In order for the Medicare Shared Savings Program to reach its full potential, some key changes must be made, according to the authors in a recent Health Affairs blog post. Medicare ACOs have made progress on care quality and patient experience, however, only 1 in 4 MSSP ACOs have cut spending enough to share in overall savings.
According to authors in Health Affairs, the Medicare Shared Savings Program needs to make the following changes to truly thrive:
- Increased certainty: A major issue with MSSPs is uncertainty. In order to correct this, CMS should transition to a benchmark calculation formula that combines ACOs’ historical spending and regional spending to eventually transition to a benchmark based completely on regional spending.
- Clear definition of the transition away from fee-for-service: CMS should drive the transition with incentives greater than those for fee-for-service for organizations that demonstrate reduced costs and improved quality.
- Alignment of MSSP with other Medicare reimbursement programs: In order to get MSSP and other Medicare alternative payment models on the same page, the authors recommend risk adjustment calculations, reporting mechanisms and requirements, and consistent quality measures.
- Patient engagement: ACOs need more support to communicate and engage with their patients. The authors suggest expanding CMS’ pilot program for Pioneer ACOs’ “attestation models.”
- Use of pointers from commercial ACOs: Many ACOs in the private sector have seen more success than those under Medicare by shifting away from fee-for-service with limited financial risk. CMS “should seek to reinforce those successful steps.”
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Eligible providers, hospitals and suppliers may participate in the Shared Savings Program by creating or participating in an Accountable Care Organization (ACO). The Centers for Medicare & Medicaid Services (CMS) has established a Medicare Shared Savings Program to facilitate coordination and cooperation among providers to improve the quality of care for Medicare Fee-For-Service (FFS) beneficiaries and reduce unnecessary costs.
The Shared Savings Program is designed to improve beneficiary outcomes and increase value of care by:
- Promoting accountability for the care of Medicare FFS beneficiaries
- Requiring coordinated care for all services provided under Medicare FFS
- Encouraging investment in infrastructure and redesigned care processes
The Shared Savings Program rewards ACOs that lower their growth in health care costs while meeting performance standards on quality of care and putting patients first.
The Pioneer Accountable Care Organization Model (ACO) is designed for health care organizations and providers that are already experienced in coordinating care for patients across care settings. It will allow these provider groups to move more rapidly from a shared savings payment model to a population-based payment model on a track consistent with, but separate from, the Medicare Shared Services Program. And it is designed to work in coordination with private payers by aligning provider incentives, which will improve quality and health outcomes for patients across the ACO, and achieve cost savings for Medicare, employers and patients.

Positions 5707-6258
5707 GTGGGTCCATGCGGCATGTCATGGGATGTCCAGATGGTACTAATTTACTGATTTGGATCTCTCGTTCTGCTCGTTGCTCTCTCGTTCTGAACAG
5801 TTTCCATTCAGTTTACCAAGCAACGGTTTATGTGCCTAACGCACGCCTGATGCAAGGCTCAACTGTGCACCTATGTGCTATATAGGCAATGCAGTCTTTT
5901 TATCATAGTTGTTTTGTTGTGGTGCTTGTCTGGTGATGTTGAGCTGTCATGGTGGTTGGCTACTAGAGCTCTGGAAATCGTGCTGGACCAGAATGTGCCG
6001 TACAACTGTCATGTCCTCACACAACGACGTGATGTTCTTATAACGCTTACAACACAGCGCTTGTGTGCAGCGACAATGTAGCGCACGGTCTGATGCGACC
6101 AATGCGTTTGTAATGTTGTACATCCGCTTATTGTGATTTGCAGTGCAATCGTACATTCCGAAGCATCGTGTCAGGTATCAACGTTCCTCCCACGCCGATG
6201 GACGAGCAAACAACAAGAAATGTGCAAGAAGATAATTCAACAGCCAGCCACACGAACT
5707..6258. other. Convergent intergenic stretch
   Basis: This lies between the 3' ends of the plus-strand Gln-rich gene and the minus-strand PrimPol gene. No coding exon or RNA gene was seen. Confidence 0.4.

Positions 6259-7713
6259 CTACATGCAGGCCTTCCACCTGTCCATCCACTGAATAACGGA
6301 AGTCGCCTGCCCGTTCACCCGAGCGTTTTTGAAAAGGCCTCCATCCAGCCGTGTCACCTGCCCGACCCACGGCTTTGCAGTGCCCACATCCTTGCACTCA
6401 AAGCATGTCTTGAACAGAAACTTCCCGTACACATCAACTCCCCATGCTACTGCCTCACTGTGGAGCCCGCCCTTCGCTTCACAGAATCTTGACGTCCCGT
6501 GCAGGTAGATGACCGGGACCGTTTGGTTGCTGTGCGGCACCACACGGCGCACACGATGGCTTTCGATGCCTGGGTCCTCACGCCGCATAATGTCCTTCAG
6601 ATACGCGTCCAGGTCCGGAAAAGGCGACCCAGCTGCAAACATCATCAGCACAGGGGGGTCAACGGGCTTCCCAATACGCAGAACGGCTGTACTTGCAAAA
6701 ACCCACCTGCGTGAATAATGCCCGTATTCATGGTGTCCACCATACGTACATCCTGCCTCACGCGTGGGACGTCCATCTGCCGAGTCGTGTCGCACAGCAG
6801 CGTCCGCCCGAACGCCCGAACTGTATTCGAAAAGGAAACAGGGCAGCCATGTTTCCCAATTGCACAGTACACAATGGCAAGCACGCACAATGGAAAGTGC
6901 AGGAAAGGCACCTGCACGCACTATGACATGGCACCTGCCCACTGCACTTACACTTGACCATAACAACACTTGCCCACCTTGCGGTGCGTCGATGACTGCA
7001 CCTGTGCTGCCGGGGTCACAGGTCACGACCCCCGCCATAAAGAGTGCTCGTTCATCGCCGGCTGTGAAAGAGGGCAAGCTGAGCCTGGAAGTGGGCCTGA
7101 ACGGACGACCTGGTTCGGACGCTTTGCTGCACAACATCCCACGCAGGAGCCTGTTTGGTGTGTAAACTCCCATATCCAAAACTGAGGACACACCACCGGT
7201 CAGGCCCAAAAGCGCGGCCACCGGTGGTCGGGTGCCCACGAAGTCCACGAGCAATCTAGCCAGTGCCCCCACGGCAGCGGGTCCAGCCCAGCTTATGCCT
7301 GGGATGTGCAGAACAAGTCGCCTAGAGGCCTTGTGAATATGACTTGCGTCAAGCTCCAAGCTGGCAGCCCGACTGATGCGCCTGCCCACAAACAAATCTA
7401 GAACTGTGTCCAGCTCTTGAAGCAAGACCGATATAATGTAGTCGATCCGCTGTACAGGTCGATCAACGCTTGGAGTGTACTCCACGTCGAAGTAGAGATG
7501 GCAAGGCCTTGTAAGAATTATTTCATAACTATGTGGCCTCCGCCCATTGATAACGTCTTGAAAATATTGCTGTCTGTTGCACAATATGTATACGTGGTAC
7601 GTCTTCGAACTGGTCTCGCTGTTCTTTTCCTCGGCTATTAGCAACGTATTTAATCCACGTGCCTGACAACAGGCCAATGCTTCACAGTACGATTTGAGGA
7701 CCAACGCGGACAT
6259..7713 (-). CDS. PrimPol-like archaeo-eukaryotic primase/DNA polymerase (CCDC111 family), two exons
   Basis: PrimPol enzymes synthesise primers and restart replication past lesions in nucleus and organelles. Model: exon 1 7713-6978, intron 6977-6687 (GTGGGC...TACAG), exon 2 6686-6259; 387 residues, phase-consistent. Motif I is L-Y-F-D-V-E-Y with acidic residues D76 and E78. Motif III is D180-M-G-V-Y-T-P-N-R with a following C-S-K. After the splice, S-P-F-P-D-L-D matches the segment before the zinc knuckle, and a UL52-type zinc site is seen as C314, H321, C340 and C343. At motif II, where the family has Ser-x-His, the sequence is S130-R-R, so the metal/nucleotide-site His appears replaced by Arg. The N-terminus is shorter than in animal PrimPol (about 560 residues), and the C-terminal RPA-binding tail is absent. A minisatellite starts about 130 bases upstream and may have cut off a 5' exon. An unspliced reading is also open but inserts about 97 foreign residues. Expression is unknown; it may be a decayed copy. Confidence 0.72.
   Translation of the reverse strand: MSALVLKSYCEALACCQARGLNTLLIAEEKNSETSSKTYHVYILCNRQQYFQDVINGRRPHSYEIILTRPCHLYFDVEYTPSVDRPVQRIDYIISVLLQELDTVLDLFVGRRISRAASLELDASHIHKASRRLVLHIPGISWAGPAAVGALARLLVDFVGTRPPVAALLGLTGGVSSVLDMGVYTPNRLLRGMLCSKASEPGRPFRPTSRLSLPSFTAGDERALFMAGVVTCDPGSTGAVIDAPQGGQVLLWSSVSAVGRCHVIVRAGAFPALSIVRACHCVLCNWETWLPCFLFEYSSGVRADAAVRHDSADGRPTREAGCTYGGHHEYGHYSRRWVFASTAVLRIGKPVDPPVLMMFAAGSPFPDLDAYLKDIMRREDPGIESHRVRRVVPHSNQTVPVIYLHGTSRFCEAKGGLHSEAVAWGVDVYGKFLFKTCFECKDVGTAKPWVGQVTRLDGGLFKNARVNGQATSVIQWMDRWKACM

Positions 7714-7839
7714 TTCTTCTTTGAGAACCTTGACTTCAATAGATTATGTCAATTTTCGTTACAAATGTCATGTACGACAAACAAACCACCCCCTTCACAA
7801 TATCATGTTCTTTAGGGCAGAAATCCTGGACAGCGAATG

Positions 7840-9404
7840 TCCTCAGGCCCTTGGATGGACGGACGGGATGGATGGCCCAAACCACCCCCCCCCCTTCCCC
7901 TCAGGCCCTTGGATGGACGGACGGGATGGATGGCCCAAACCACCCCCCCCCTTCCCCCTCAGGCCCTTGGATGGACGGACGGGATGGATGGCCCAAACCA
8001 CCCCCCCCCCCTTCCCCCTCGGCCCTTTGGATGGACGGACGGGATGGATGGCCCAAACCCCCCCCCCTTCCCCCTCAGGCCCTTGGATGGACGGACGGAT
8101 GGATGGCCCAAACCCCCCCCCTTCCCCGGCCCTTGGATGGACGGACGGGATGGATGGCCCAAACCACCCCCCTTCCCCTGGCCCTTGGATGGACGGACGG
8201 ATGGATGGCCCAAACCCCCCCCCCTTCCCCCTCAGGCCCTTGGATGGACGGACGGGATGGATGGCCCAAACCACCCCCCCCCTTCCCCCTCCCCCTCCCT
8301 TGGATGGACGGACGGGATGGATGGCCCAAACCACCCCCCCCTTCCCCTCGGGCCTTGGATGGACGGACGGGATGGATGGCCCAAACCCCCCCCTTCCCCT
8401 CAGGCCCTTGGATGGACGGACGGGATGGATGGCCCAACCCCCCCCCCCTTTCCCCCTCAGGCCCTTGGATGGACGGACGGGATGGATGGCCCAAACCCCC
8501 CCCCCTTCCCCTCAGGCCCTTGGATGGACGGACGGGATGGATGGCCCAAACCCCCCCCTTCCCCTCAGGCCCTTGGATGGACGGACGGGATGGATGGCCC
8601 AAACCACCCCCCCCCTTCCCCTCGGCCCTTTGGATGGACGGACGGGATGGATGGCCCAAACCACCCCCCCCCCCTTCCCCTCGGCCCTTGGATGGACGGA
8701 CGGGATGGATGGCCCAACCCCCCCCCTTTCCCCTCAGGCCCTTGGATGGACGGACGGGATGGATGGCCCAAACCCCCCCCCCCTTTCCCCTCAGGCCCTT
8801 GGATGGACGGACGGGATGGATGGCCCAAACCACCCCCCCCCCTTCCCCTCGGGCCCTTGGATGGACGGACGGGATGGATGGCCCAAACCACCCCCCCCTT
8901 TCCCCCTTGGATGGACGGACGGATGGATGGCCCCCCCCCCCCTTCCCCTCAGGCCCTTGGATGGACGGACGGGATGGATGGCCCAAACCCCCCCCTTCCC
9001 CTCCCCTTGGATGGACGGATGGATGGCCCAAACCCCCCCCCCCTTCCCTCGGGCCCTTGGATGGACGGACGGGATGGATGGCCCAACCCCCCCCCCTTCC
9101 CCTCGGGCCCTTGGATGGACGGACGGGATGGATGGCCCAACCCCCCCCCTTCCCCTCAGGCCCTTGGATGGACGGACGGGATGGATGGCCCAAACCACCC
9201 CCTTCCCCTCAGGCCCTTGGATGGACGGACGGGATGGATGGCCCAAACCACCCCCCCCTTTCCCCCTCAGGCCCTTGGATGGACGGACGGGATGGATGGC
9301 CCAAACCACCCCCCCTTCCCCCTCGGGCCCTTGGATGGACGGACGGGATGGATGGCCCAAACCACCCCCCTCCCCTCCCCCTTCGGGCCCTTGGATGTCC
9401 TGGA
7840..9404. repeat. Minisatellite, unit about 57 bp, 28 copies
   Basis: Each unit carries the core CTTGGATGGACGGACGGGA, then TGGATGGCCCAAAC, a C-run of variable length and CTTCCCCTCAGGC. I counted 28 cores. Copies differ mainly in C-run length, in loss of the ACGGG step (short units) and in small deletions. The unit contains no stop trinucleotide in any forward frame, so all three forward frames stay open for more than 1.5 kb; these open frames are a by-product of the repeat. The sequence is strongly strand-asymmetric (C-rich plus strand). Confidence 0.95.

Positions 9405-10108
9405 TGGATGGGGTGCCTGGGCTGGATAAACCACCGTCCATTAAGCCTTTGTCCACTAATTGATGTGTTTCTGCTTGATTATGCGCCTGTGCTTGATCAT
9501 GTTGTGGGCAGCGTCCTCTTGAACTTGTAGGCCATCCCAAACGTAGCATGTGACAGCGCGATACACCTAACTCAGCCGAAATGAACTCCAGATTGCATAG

Nationwide, there are 32 ACOs participating in the Pioneer ACO Model. Click here to find one near you.
The Advanced Payment Model Accountable Care Organization (ACO) is designed for physician-based and rural providers who have come together voluntarily to give coordinated high quality care to the Medicare patients they serve. Through the Advance Payment Model, selected participants will receive upfront and monthly payments, which they can use to make important investments in their care coordination infrastructure.
There are currently 35 ACOs participating in the Advance Payment Model nationwide. Click here to find one near you.
The Centers for Medicare & Medicaid Services (CMS) defines an Accountable Care Organization (ACO) as an organization of health care providers that agree to be accountable for the quality, cost and overall care of Medicare beneficiaries who are enrolled in the traditional fee-for-service program who are assigned to it. The Patient Protection & Affordable Care Act (PPACA) calls for ACOs to agree to manage all of the health care needs of a minimum of 5,000 Medicare beneficiaries for at least three years.
ACOs bring together different parts of care for the patient – primary care, specialists, hospitals, home health care, etc. and ensures all of the parts work well together. ACOs may use a range of payment models ( capitation, fee-for-service, shared savings, etc) and is accountable to the patients and the third-party payer for the quality, appropriateness and efficiency of the health care provided.
Click here to read the ACO final rule and stay tuned to the HMS blog as we explore ACOs in our latest blog series. Upcoming posts include the difference between an ACO and a Medical Home, Advanced Payment ACOs, Pioneer ACOs and more!
According to a recent report by consulting firm Oliver Wyman, more than half of the U.S. population lives in areas served by Accountable Care Organizations (ACOs), which reward doctors and hospitals for working together to improve quality and to control costs.
Currently, 52% of U.S. patients live in primary care service areas served by ACOs up from 45% last August. Additionally, at least 28% of U.S. patients live in areas served by two or more ACOs.
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The Centers for Medicare & Medicaid Services (CMS) announced 106 new contracts for Accountable Care Organizations (ACOs) created under the Medicare shared savings program created under the Patient Protection & Affordable Care Act (PPACA).
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